Lord, behold their threatenings: and grant unto thy servants, that with all boldness they may speak thy word, By stretching forth thine hand to heal; and that signs and wonders may be done by the name of thy holy child Jesus. And when they had prayed, the place was shaken where they were assembled together; and they were all filled with the Holy Ghost, and they spake the word of God with boldness. (Acts 4:29-31, KJV)
Even in the face of threats and mortal danger, the apostles still pray for the strength to keep going. Good thing, too, because they're gonna need it.
They had [the apostles] flogged. Then they ordered them not to speak in the name of Jesus, and let them go. As they left the council, they rejoiced that they were considered worthy to suffer dishonor for the sake of the name. And every day in the temple and at home they did not cease to teach and proclaim Jesus as the Messiah. (Acts 5:40-42, NRSV)
When they had called the apostles, and beaten them, they commanded that they should not speak in the name of Jesus, and let them go. And they departed from the presence of the council, rejoicing that they were counted worthy to suffer shame for his name. And daily in the temple, and in every house, they ceased not to teach and preach Jesus Christ. (Acts 5:40-42, KJV)
Woo-hoo! A flogging! High fives all around! The apostles get brutally beaten because of the things they've been saying about Jesus. Do they stop? Nope, they just give thanks and keep on trucking.
They dragged him out of the city and began to stone him […] While they were stoning Stephen, he prayed, "Lord Jesus, receive my spirit." Then he knelt down and cried out in a loud voice, "Lord, do not hold this sin against them." When he had said this, he died. (Acts 7:58-60, NRSV)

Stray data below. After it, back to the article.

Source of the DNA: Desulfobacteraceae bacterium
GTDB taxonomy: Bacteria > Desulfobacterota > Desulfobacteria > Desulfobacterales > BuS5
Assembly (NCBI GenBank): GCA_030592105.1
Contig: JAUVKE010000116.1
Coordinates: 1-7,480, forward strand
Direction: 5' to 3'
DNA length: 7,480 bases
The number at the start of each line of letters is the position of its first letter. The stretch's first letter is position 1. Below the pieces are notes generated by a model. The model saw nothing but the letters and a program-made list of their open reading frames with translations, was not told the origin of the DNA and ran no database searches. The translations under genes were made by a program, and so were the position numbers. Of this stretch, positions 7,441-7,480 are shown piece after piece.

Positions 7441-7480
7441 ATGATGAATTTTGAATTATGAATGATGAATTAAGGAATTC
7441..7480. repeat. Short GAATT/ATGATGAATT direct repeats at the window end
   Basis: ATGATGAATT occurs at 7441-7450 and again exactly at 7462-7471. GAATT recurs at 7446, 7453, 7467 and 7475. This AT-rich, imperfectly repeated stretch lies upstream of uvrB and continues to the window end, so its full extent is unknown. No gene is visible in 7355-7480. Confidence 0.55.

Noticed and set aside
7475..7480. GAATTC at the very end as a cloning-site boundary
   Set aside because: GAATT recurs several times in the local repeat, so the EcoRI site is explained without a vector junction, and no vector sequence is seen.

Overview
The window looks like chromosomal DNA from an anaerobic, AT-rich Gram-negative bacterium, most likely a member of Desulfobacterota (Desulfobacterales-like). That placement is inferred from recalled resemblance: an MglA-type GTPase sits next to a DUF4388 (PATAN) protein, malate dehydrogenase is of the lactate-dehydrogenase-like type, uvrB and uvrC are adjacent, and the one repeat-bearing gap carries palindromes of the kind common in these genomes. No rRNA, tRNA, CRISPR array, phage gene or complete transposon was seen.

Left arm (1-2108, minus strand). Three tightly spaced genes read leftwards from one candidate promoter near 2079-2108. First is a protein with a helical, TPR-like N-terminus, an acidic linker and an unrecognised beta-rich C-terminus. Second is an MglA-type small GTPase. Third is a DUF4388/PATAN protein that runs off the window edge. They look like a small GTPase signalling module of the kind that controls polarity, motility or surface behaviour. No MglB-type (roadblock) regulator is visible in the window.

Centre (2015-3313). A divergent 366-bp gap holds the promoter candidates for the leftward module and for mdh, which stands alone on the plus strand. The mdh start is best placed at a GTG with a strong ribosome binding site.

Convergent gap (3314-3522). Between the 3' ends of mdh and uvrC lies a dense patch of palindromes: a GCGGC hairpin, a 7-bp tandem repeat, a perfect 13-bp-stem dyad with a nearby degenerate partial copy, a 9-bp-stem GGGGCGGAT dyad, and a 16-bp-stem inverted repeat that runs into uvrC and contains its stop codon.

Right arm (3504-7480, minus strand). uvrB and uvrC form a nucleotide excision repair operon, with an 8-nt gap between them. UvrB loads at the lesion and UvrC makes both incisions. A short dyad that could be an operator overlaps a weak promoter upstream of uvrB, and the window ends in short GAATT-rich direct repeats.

And cast him out of the city, and stoned him […] And they stoned Stephen, calling upon God, and saying, Lord Jesus, receive my spirit. And he kneeled down, and cried with a loud voice, Lord, lay not this sin to their charge. And when he had said this, he fell asleep. (Acts 7:58-60, KJV)
Stephen is the first Christian (aside from Jesus) to pay the ultimate price. He makes it super classy by going out forgiving instead of cursing. Suffering doesn't have to make you mean.
That day a severe persecution began against the church in Jerusalem, and all except the apostles were scattered throughout the countryside of Judea and Samaria[…] Saul was ravaging the church by entering house after house; dragging off both men and women, he committed them to prison. (Acts 8:1, 3, NRSV)